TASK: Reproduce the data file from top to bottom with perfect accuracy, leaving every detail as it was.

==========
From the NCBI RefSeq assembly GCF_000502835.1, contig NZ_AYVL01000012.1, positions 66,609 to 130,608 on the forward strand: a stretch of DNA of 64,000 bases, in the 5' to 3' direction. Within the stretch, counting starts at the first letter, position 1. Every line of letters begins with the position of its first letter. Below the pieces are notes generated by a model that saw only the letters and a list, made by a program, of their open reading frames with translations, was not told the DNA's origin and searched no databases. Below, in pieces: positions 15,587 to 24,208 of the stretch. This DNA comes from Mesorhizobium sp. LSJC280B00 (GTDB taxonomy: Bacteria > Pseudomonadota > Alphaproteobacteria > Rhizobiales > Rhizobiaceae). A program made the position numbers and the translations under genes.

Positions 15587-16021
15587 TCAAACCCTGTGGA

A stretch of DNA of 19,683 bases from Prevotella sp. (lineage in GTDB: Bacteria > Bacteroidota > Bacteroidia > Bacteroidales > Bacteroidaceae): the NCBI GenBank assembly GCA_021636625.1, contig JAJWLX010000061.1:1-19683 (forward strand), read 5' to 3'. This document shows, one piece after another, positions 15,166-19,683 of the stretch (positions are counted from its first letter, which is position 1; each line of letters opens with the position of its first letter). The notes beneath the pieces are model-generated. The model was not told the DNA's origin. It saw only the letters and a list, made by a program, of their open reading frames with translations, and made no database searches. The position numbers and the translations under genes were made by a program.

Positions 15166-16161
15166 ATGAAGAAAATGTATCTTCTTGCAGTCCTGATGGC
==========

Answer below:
From the NCBI RefSeq assembly GCF_000502835.1, contig NZ_AYVL01000012.1, positions 66,609 to 130,608 on the forward strand: a stretch of DNA of 64,000 bases, in the 5' to 3' direction. Within the stretch, counting starts at the first letter, position 1. Every line of letters begins with the position of its first letter. Below the pieces are notes generated by a model that saw only the letters and a list, made by a program, of their open reading frames with translations, was not told the DNA's origin and searched no databases. Below, in pieces: positions 15,587 to 24,208 of the stretch. This DNA comes from Mesorhizobium sp. LSJC280B00 (GTDB taxonomy: Bacteria > Pseudomonadota > Alphaproteobacteria > Rhizobiales > Rhizobiaceae). A program made the position numbers and the translations under genes.

Positions 15587-16021
15587 TCAAACCCTGTGGA

A stretch of DNA of 19,683 bases from Prevotella sp. (lineage in GTDB: Bacteria > Bacteroidota > Bacteroidia > Bacteroidales > Bacteroidaceae): the NCBI GenBank assembly GCA_021636625.1, contig JAJWLX010000061.1:1-19683 (forward strand), read 5' to 3'. This document shows, one piece after another, positions 15,166-19,683 of the stretch (positions are counted from its first letter, which is position 1; each line of letters opens with the position of its first letter). The notes beneath the pieces are model-generated. The model was not told the DNA's origin. It saw only the letters and a list, made by a program, of their open reading frames with translations, and made no database searches. The position numbers and the translations under genes were made by a program.

Positions 15166-16161
15166 ATGAAGAAAATGTATCTTCTTGCAGTCCTGATGGC